Are the Gredos Mountains only to be for the wolves? The control and management of a Spanish protected area
William Kavanagh (CEU San Pablo University, Madrid)
Paper short abstract:
This paper examines the processes of patrimonialisation of nature in a Spanish protected area – the Gredos Mountains – and how the declaration by the regional government of Castile-León of the area of Gredos as a park in 1996 has affected social actors and their interests.
Paper long abstract:
The Gredos range (Sierra de Gredos in Spanish), which includes both alpine and Mediterranean ecosystems, is one of the most biologically interesting areas of Western Europe. There have been various unsuccessful initiatives to have the area of the Gredos Mountains declared a National Park. On 20 June 1996 the regional parliament of Castile-León, one of the seventeen autonomous regions which make up Spain, declared that part of the mountain range under their jurisdiction to be a Regional Park. When previously informed of the proposal to declare Gredos a park, the reaction of the majority of the inhabitants of the villages to be included in the area of the park had not been favourable. The mayors of the affected towns had signed a declaration in which they stated that the plan for the park 'ignores many aspects of the socio-economic reality of our villages . . . with a total lack of information and participation on the part of the distinct sectors directly affected by the project'. What the mayors were expressing was the fear of many local people that, if the mountains were to become a protected area, 'all the sierra would be only for the wolves', as a number of them put it, in detriment to cattle-raising and agriculture. This paper examines the processes of patrimonialisation of nature in a Spanish protected area and how these changes affect social actors and their interests.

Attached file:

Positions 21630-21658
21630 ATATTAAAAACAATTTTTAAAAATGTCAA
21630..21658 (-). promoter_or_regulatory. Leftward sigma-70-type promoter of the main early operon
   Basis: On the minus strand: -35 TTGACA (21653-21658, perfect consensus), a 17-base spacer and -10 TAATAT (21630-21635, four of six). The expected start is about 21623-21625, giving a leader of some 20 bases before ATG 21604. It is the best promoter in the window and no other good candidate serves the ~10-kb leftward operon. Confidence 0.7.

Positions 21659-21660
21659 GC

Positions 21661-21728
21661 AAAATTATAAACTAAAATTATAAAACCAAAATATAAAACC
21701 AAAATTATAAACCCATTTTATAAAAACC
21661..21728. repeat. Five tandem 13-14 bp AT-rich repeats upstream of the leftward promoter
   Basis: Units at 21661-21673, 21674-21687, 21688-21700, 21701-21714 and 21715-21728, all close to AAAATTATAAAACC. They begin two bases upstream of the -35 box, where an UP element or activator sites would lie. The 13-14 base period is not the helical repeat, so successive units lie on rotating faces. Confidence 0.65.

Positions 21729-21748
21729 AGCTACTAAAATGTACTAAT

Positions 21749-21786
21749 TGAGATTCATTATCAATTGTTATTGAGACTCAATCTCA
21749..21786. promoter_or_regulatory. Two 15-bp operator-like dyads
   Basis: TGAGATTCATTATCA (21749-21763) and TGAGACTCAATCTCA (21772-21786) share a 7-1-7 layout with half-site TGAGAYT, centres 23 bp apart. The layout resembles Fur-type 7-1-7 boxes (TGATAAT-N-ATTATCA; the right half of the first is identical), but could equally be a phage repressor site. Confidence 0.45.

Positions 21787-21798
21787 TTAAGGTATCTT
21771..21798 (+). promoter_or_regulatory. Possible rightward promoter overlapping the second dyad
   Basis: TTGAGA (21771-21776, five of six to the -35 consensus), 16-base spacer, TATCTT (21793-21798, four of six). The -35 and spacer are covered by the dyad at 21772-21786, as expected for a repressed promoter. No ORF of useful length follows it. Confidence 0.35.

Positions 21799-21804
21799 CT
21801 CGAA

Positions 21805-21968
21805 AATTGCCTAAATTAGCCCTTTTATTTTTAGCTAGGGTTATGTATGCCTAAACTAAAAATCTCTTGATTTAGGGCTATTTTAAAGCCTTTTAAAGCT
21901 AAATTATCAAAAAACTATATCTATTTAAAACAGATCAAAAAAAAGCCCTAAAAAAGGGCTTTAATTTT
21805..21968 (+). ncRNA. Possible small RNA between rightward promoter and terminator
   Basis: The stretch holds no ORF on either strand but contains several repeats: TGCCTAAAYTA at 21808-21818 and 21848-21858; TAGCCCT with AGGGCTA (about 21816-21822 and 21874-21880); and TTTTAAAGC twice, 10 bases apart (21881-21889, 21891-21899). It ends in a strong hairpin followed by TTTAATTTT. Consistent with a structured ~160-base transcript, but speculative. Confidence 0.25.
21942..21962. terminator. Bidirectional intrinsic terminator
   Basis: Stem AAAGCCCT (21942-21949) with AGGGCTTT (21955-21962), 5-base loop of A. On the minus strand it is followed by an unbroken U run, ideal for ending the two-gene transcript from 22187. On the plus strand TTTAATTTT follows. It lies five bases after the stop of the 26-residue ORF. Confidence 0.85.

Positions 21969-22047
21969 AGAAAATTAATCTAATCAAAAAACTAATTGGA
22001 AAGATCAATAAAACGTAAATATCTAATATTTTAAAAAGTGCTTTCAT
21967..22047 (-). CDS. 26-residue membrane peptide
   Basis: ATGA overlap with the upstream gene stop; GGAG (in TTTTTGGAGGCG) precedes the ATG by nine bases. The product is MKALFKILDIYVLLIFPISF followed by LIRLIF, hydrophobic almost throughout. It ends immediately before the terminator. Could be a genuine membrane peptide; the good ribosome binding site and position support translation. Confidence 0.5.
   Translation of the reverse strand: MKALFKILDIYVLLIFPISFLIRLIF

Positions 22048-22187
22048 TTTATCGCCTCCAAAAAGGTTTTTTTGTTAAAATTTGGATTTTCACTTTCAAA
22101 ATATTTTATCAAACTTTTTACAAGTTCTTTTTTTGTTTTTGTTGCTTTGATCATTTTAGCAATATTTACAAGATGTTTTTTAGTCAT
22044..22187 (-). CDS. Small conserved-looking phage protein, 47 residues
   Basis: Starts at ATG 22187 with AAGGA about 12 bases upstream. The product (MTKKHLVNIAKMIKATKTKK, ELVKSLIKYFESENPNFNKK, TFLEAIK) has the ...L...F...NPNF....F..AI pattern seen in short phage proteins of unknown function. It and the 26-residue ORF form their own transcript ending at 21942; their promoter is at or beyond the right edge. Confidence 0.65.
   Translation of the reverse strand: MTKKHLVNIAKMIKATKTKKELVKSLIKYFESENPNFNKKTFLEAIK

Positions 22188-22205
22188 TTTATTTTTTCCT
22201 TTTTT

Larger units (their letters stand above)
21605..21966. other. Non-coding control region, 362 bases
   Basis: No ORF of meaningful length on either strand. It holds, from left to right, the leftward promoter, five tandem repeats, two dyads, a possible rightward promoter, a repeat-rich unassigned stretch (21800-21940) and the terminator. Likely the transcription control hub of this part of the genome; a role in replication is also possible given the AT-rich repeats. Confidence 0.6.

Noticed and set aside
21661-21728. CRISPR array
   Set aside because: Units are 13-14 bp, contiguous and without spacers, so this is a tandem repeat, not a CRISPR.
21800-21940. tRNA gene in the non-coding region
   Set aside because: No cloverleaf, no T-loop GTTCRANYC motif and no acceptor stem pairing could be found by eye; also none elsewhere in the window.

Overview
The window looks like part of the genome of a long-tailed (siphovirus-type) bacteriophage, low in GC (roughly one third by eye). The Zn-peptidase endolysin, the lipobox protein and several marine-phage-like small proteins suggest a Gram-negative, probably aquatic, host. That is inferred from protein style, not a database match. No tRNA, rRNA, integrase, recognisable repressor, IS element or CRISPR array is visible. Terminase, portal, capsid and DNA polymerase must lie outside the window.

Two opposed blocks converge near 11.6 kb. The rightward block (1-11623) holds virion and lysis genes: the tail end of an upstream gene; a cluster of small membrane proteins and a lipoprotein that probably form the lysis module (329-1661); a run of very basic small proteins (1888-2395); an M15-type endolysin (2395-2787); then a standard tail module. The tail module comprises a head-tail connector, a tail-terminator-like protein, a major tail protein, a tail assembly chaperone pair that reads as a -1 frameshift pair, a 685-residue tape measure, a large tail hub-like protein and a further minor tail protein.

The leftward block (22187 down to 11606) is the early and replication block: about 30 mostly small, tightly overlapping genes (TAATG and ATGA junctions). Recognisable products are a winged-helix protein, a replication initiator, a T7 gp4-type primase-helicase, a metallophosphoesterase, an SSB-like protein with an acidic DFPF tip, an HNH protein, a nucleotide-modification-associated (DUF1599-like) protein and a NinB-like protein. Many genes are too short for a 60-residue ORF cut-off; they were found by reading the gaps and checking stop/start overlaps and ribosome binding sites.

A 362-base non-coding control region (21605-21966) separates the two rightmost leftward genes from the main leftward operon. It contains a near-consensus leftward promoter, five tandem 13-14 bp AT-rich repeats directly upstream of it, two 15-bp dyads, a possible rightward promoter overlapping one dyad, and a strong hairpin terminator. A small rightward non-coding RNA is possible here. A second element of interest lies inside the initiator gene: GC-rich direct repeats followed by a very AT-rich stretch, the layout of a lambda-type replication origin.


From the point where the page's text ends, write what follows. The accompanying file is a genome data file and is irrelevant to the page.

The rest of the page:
Societies and protected areas